Many organisations with large numbers of customer or subscriber interactions use software robots to filter through data and manage transactions.
However, the scale and complexity of some of these interactions mean that they cannot expect to discharge all their responsibilities this way and in reality a fine balance is required between software filters and human processes. This is according to eg solutions, pioneers in back office workforce optimisation software.
Following the recent publicity around incitement to violence and hate crime, new scrutiny has been placed on social media sites that allow controversial or illegal statements to be made without repercussions. This isn’t just the case for social media organisations, but for any organisation that has large amounts of data produced by consumer interactions. With software robots able to filter out key words or phrases to do the bulk of the work, human intervention is still required to discover the nuances behind words and the implications that are inferred.
“Software robots are incredibly useful as they can reduce the amount of work that has to be done manually by people. They can filter out key words or numbers, which allows for greater analysis on a statistical level,” says Elizabeth Gooch, CEO, eg solutions. “No company can rely on software robots alone however, as there will be areas outside their parameters that need to be analysed by a human touch. At least for the time being, humans still have the upper edge and the greater understanding behind words.”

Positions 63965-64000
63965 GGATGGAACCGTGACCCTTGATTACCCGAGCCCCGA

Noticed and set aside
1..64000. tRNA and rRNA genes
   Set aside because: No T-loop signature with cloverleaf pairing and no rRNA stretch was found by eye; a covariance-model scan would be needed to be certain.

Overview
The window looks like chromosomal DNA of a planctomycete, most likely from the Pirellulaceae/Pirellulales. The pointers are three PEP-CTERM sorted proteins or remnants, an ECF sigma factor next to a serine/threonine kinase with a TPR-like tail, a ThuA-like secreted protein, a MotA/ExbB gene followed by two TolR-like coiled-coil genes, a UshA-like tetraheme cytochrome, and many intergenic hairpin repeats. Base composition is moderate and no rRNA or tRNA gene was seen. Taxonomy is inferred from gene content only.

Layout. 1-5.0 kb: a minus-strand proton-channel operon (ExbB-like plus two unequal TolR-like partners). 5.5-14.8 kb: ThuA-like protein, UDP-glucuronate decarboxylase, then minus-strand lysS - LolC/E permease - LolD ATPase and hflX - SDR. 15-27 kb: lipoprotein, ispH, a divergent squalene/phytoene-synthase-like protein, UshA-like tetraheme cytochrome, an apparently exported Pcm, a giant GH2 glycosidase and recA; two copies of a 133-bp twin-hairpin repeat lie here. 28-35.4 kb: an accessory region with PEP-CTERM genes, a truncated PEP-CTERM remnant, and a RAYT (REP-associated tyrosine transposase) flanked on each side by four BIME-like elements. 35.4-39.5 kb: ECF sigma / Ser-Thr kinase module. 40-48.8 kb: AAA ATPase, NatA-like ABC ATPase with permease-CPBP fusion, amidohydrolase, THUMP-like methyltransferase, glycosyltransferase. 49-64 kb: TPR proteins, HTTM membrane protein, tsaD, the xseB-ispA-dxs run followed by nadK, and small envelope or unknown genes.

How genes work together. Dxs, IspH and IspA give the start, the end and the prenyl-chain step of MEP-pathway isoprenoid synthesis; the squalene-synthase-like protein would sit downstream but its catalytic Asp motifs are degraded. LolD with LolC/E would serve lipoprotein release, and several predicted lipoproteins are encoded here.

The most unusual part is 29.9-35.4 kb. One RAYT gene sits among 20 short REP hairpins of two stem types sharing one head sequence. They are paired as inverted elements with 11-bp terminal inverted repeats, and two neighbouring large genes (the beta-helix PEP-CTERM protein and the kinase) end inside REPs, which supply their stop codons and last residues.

To achieve this balance, businesses should devote significant time to establishing where robotics are beneficial to their organisation in terms of efficiency savings, but also where human staff can be best deployed to utilise their key skills.
“There is an onus on any enterprise that tracks vast amounts of sensitive data or has widespread user engagement to understand the importance of the robotics-human balance and how best to work within this space. With a combination of robotics and eg’s software, organisations can prioritise and escalate investigations according to their criticality.
By utilising the fast processing speeds of the software, human staff are freed up to work in other areas of the enterprise, helping to reduce backlogs and increase efficiencies. These same workers can then be re-focussed to apply human skill and judgement where they are most productive” concludes Gooch.